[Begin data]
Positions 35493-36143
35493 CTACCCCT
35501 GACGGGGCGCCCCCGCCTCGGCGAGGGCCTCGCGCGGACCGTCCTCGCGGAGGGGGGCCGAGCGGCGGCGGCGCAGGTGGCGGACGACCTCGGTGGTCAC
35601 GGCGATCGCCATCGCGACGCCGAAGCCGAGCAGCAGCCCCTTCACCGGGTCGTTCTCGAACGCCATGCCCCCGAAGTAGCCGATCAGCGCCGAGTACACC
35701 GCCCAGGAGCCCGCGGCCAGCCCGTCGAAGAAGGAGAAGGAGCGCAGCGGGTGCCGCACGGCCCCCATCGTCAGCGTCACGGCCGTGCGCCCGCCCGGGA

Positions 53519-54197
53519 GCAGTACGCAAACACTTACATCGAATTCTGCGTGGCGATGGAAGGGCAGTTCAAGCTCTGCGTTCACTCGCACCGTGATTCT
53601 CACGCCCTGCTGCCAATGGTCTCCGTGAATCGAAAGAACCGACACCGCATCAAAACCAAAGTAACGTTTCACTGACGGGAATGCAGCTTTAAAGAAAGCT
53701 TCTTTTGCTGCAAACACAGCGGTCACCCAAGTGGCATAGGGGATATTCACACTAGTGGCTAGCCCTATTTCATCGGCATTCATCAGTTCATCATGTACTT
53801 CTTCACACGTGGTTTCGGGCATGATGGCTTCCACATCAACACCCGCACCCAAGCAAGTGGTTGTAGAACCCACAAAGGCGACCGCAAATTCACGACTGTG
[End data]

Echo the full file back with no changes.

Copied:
Positions 35493-36143
35493 CTACCCCT
35501 GACGGGGCGCCCCCGCCTCGGCGAGGGCCTCGCGCGGACCGTCCTCGCGGAGGGGGGCCGAGCGGCGGCGGCGCAGGTGGCGGACGACCTCGGTGGTCAC
35601 GGCGATCGCCATCGCGACGCCGAAGCCGAGCAGCAGCCCCTTCACCGGGTCGTTCTCGAACGCCATGCCCCCGAAGTAGCCGATCAGCGCCGAGTACACC
35701 GCCCAGGAGCCCGCGGCCAGCCCGTCGAAGAAGGAGAAGGAGCGCAGCGGGTGCCGCACGGCCCCCATCGTCAGCGTCACGGCCGTGCGCCCGCCCGGGA

Positions 53519-54197
53519 GCAGTACGCAAACACTTACATCGAATTCTGCGTGGCGATGGAAGGGCAGTTCAAGCTCTGCGTTCACTCGCACCGTGATTCT
53601 CACGCCCTGCTGCCAATGGTCTCCGTGAATCGAAAGAACCGACACCGCATCAAAACCAAAGTAACGTTTCACTGACGGGAATGCAGCTTTAAAGAAAGCT
53701 TCTTTTGCTGCAAACACAGCGGTCACCCAAGTGGCATAGGGGATATTCACACTAGTGGCTAGCCCTATTTCATCGGCATTCATCAGTTCATCATGTACTT
53801 CTTCACACGTGGTTTCGGGCATGATGGCTTCCACATCAACACCCGCACCCAAGCAAGTGGTTGTAGAACCCACAAAGGCGACCGCAAATTCACGACTGTG